Mike:  I just read it yesterday so it’s fresh in my mind.  Howe tried three times.  On three successive occasions, because Washington had the high ground, he tried to get him to move.  He knew the only way he could unseat him from where he was without costing himself thousands of men was to get Washington to change his positions, which is ironic because the guy that was trying to sabotage Washington’s command was criticizing Washington because he wasn’t decisive.  He was decisive, but he was decisive in the negative in saying: I don’t think I should move.  If I move and cause an opening here, Howe will have an advantage.  If he breaks our lines, then he would have access to the entire army and then Philadelphia and the war is over, campaign done.  It’s because of Washington’s patience and his temperance in saying: I’m not going to be kneejerk.  I’m going to be contemplative about this and hold my high ground and not do anything stupid.

Klugewicz:  Right.  Washington had lost to Howe at Germantown in October.  Then the Battle of White Marsh was the last battle before the Continental Army went into Valley Forge.  We think of the harsh winter, but to what you just said, it was kind of a dark time in general for the American cause.

Mike:  It most certainly was.  Stephen Klugewicz from is on the Dude Maker Hotline with us.  We’ve asked you guys and gals to take the Real American History Quiz #4 at Franklin’s Opus.  Can you elaborate — I don’t have much knowledge on this even though I just familiarized myself with the material.  What do we know about this Von Steuben character that shows up in early 1778?  What do you know?  All I know is his name and that he was some sort of a drill sergeant.

Klugewicz:  Yes.  The title of baron was apparently one that he gave himself.  He came over and presented himself to the Americans as this Prussian baron.  I guess he was a Prussian military officer.  He apparently was not a baron.  He sort of lied on his résumé and exaggerated his credentials.  Despite all that, he did a bang-up job of training American troops at Valley Forge.  He probably deserves a good part of the credit for really winning the Revolution and making that army an effective fighting force.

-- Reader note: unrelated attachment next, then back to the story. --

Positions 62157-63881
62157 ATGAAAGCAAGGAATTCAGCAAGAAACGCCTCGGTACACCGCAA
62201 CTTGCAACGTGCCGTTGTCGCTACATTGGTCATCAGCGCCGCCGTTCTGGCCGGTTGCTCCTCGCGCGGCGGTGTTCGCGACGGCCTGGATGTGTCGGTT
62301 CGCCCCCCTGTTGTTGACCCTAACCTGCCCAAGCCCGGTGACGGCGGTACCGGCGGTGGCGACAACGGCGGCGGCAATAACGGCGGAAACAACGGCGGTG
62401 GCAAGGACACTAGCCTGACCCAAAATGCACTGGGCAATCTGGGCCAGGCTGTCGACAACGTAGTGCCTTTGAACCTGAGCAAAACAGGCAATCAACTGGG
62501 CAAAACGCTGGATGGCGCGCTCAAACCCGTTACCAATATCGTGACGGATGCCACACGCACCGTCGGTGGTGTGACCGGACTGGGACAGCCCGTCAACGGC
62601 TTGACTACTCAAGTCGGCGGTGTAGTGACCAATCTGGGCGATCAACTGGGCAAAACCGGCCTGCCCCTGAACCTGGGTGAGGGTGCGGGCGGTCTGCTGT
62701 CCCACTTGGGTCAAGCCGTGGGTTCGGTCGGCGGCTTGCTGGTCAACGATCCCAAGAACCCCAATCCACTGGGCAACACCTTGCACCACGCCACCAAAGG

Financial_Sanity_287-by-323Mike:  We also learn around the time of December or late November 1777, going into the winter of 1778, another event that we probably could not fathom occurring today happens.  The Marquis de Motier de Rochambeau de La Marquis de La Fayette — I know he’s got like six names, Lafayette does.  Washington begs Congress saying: This guy is the real deal.  You need to make him a commander in this army.  Congress actually gives him a commission.  He’s French.  He’s not an American.  They nominate and then second and then Washington assigns Marquis de Lafayette to command an entire regiment of American forces.  Can you imagine this happening today, Stephen?  People over here throw conniption fits when we’re told that some of our troops have been placed under NATO command.

Klugewicz:  Right.  Between Von Steuben the Prussian, who writes the drill book for the army — he informs us in this drill manual used until the War of 1812.  Then, of course, the French intervention in the war on our side, and, of course, Lafayette as you said embedded within the army.  He’s more than just an ally.  He’s actually appointed to an American command.

Mike:  Congress had told him no, if I counted correctly, twice before.  Then Washington says: Look, you now have it on the authority of General Arnold — it’s before the disgrace of Benedict Arnold but it’s coming — that Marquis is one of us.  He fought bravely and valiantly at the Battle of Saratoga and has earned a command in this army, and I strongly suggest you give it.  They ultimately capitulated and they did.  This is one of the events here that will forever alter the course of history.  If Lafayette doesn’t take that command, and if the French don’t have an imbed, they are probably a little less likely to send that navy over, which ultimately corners Cornwallis.

Klugewicz:  You can certainly make that case.  Lafayette, like Alexander Hamilton, became a sort of son to Washington, who, of course, himself was childless.  Personally, Lafayette and Hamilton meant a lot to Washington also.

End Mike Church Show Transcript